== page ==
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Pre-Launch Keyword Research for Startups
Categories: SEO
                                                 

Pre-Launch Keyword Research for Startups
 Pre Launch Keyword Research for Startups Whole Lot Of Nothing Using The Word Target Market Startups Sibley Search Phrase Search Engine Optimization Strategy Search Engine Optimization Search Data Running Shoes Pre Launch Microsoft Excel Launch Keyword Research Tools Google Golden Search Dynamic Search Engine Dynamic Framework Damper Customer Interviews Assumptions

Pre-Launch Keyword Research for Startups

Posted by Ben Sibley on Jun 19, 2013 | 10 comments

This is a thorough keyword research process you can use if you’re starting a business or even if you’re just starting a new niche site.  This process,  by design, costs $0 (no paid tools besides Microsoft Excel).

The Approach

When doing keyword research for a new site, you have to accept that you know a whole lot of nothing.  You can gather search data from keyword research tools, but it is going to be relatively inaccurate.  Google’s keyword tool, for example, is incredibly inaccurate on a per keyword basis.

Precision is not an immediate possibility.

That being said, it doesn’t need to put a damper on your SEO.  With a proper dynamic framework, you only need some direction and you’ll be prepared to reap the rewards in the future.

What you DO know (hopefully) is:

  • who your target market is
  • which problem(s) they have that your product solves
  • how your product solves these problems

(I’m using the word “product” in substitute of whatever your core offering is)

If you’re a startup then you don’t know any of this for a fact.  If you’re following lean startup principles then you’ve conducted some customer interviews and you are working on narrowing down your assumptions into facts as we speak.  All the more reason for a dynamic search engine optimization strategy

What you DON’T know is the language that your target market uses to:

  • search for your product
  • describe their problem(s)
  • describe themselves

If you knew all of this, optimizing your site would be a breeze.  You’d have a golden search phrase like “running shoes for a daily jogger with athletes foot” to work with.  Writing your copy, optimizing your site, making the right product, etc. would all be infinitely easier. Since that is not your reality, you should take a dynamic approach to your keyword research.

The Goal

The goal is to take some guesses and cast a wide net.  Later, you’ll be gaining new rankings and you’ll have access to tons of proprietary data through Google Webmaster tools, Google Analytics, and other sources.  You’ll discover which keywords are converting better and you can then optimize for them.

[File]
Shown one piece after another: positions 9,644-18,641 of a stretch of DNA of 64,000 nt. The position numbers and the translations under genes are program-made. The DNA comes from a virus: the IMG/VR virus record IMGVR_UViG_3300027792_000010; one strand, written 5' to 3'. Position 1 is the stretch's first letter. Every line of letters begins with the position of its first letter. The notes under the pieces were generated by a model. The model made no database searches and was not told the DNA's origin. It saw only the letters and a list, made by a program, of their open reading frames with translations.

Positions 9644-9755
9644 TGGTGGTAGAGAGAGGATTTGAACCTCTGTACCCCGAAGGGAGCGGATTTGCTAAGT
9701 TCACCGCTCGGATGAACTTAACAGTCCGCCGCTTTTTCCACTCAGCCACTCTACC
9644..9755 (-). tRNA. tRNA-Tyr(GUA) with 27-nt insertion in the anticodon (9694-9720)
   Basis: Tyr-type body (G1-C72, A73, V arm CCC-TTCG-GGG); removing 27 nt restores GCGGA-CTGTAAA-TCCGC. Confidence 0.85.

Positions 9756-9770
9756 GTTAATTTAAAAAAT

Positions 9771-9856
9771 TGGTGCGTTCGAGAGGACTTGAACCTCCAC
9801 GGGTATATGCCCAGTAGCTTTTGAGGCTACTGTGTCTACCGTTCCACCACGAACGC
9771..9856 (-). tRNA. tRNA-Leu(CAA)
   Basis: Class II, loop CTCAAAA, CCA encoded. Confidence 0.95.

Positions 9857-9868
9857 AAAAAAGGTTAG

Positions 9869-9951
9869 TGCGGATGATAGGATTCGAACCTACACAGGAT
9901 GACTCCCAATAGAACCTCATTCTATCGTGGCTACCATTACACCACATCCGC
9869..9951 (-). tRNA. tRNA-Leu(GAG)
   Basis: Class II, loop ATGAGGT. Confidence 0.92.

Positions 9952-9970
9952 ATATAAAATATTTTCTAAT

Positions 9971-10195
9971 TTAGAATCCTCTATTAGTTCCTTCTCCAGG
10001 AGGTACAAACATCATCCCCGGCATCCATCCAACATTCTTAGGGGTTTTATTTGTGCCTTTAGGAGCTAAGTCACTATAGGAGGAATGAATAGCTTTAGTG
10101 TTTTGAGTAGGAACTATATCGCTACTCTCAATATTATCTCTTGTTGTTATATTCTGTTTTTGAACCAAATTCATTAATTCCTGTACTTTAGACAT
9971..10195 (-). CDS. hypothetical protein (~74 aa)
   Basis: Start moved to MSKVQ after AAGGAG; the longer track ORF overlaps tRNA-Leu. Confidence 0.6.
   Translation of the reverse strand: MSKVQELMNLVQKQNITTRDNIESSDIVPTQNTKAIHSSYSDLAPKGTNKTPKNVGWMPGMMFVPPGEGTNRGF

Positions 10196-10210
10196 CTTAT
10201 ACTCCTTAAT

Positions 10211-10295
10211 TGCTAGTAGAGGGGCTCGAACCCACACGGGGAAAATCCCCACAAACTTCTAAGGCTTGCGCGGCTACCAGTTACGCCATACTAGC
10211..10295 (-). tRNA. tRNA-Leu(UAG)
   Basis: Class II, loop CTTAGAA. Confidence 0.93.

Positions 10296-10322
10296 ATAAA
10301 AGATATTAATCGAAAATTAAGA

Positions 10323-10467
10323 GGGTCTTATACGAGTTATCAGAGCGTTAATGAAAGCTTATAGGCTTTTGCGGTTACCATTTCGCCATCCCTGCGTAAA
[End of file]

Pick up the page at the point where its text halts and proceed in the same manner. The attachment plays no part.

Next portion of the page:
For now, the immediate goal is to prepare yourself to properly receive that data.  The answer is to cast a wide net so as not to reach a local maximum and limit your traffic & conversions, and then iterate into more profitable keyword groups.

Imprecise direction now with the intent to steer later.

NOTE: If you run a blog or a niche site rather than a full-fledged business, this approach will still be fruitful for you. You want to sign people up for your email list right? Why not focus on writing content about and ranking for keywords that lead to a higher rate of sign-ups? In the end, you’ll do the same amount of work, but with much better results and a confident understanding of why your results are better than others.

ONE MORE NOTE:  Yes, this post is quite long.  Is this time consuming?  Absolutely.  Completing the process and analyzing the data will probably take you 4-6 hours.  However, in this context – setting your site up for success for the next X years (or until a pivot) – the time invested is quite minimal.

*You may want to bookmark this page so you can come back later, or  it and then you can always find it quickly in your search history using Snap Bird.

1) Brainstorm Keywords

Before you jump into any SEO tool or even run a Google search, take some time just to brainstorm a list of keywords.  Rely on previous conversations/feedback from customers and your own intuition to come up with any terms people would use to find your product.

Open a new spreadsheet in Excel and add them to column B (we’ll be operating in Excel for most of the process).

2) Add Modifiers

Once you have a list of seed terms, come up with any modifiers you can.  Modifiers are words like “cheap” and “best” that you can append to your previously brainstormed keywords.

If you are a local business, add neighborhoods and other location-based modifiers to your list as well.  Aaron Wall has a list of common modifiers available, and AJ Kohn has a post on how to use Google Refine to find more modifiers. You can also add names to describe your target market here. Ex. “blogger” or”student”.

Add all of these terms to column A in your spreadsheet.

3) Find Additional Keywords with Tools

Tool #1 Google Keyword Tool

Copy and paste your keywords from column B, five words at a time, into Google’s keyword tool.  As long as you’re logged in, GKT will give you up to 800 keyword ideas with each search.  Five is usually enough for Google find 800 ideas, so you’ll get more variety between each set by separating them out.